Obscurity Knocks

Earnest, empathetic, industrious, unpretentious, gay Virgo in Milwaukee with a great life, amazing friends, and a wonderful family.

Thursday, May 08, 2008

Yo Yo Ma

My friend Anne B. invited me to join her for this concert last night. This was the second time I have seen Mr. Ma. The last time he was in Milwaukee, I saw him play the Dvorak Cello Concerto. He is a truly amazing and collaborative musician. It was a wonderful evening.

Yo-Yo Ma gives inspiring and generous show
By TOM STRINIJournal Sentinel music critic
Posted: May 7, 2008
When Yo-Yo played along with the Milwaukee Symphony cello section, as he often did Wednesday night in R. Strauss' "Don Quixote," he made eye contact all the way to the players at the back stands. He leaned way around Andreas Delfs' podium to see concertmaster Frank Almond and the first violins when his solo cello line joined theirs. He swiveled nearly 180 degrees to lock eyes and interlock rhythms with frequent duet partner Robert Levine, whose bold viola played Sancho Panza to Ma's Quixote. Ma and Delfs practically danced to communicate their cues. When Ma wasn't playing at all, his ear turned to the winds or horns or whoever owned the moment.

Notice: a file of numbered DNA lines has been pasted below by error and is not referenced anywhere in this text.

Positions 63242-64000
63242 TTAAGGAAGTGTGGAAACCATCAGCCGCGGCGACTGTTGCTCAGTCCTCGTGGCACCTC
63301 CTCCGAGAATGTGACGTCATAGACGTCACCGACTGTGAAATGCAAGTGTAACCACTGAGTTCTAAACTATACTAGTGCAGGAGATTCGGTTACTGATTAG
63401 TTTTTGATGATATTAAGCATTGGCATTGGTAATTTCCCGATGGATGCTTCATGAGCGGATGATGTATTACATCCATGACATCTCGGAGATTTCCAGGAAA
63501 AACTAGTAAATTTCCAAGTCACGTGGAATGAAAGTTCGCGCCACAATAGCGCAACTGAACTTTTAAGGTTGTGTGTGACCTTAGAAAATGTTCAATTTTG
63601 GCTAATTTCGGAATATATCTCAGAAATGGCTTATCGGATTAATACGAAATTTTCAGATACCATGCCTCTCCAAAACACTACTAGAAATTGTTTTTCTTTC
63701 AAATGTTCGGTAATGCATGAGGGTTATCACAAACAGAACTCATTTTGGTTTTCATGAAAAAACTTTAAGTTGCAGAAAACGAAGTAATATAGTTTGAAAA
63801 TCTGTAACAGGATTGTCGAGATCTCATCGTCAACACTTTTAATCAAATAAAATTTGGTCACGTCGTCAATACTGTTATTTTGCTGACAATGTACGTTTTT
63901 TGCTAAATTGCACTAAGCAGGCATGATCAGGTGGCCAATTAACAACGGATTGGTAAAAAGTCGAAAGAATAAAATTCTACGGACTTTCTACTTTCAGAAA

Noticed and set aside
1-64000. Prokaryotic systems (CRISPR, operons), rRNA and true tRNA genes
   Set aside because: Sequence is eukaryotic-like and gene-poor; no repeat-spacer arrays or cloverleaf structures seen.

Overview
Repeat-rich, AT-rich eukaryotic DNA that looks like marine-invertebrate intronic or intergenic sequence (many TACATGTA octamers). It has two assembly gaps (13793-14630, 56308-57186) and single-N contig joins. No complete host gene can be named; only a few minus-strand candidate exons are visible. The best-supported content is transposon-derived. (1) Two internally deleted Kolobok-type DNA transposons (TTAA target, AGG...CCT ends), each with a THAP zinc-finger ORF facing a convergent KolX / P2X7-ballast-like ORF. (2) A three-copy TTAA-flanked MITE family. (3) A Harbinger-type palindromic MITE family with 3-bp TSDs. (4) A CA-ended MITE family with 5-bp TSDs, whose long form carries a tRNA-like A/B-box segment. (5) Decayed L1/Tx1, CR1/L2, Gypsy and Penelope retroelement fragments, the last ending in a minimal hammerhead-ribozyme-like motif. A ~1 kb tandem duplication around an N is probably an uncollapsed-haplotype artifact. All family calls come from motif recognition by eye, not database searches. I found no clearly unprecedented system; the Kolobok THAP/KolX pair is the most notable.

Ma did not merely plug in what he always does to whatever Delfs and the MSO might do. He heard the totality of the music. He took in everything and applied it to an interpretation unique to this night with this orchestra in this city. Such behavior from your superstar soloist inspires an orchestra. The MSO played Strauss' vast, mercurial score with the communicative verve of top-drawer chamber musicians on a roll. The result was a miracle of musical storytelling.
In addition to expressive, beautiful sound and confident, even definitive, shaping of Strauss' tricky, gestural melodies, Ma brought an infectious love of music to bear on the evening. Playing an instrument well is difficult, and playing under pressure for pay before a sellout crowd at Uihlein Hall doesn't make it easier - unless you're Yo-Yo Ma. His supple bowing and graceful left hand look effortless. His face beams with such delight that he makes colleagues and patrons alike think: Hey, it's fun to play music!
As an encore, at Delfs' request, Ma played the Prelude to Bach's Cello Suite No. 1. The sublime, brisk, straightforward reading was just the right chaser for the overripe and frequently ironic Romanticism of "Don Quixote."
Ma did not sit in with the orchestra during Beethoven's Symphony No. 7, but his spirit did. The audience quite sensibly went crazy for Delf's thrill-a-second reading. Ma won't be back, but you'll have another chance at the Seventh at the orchestra's subscription concerts Friday through Sunday. Take it.


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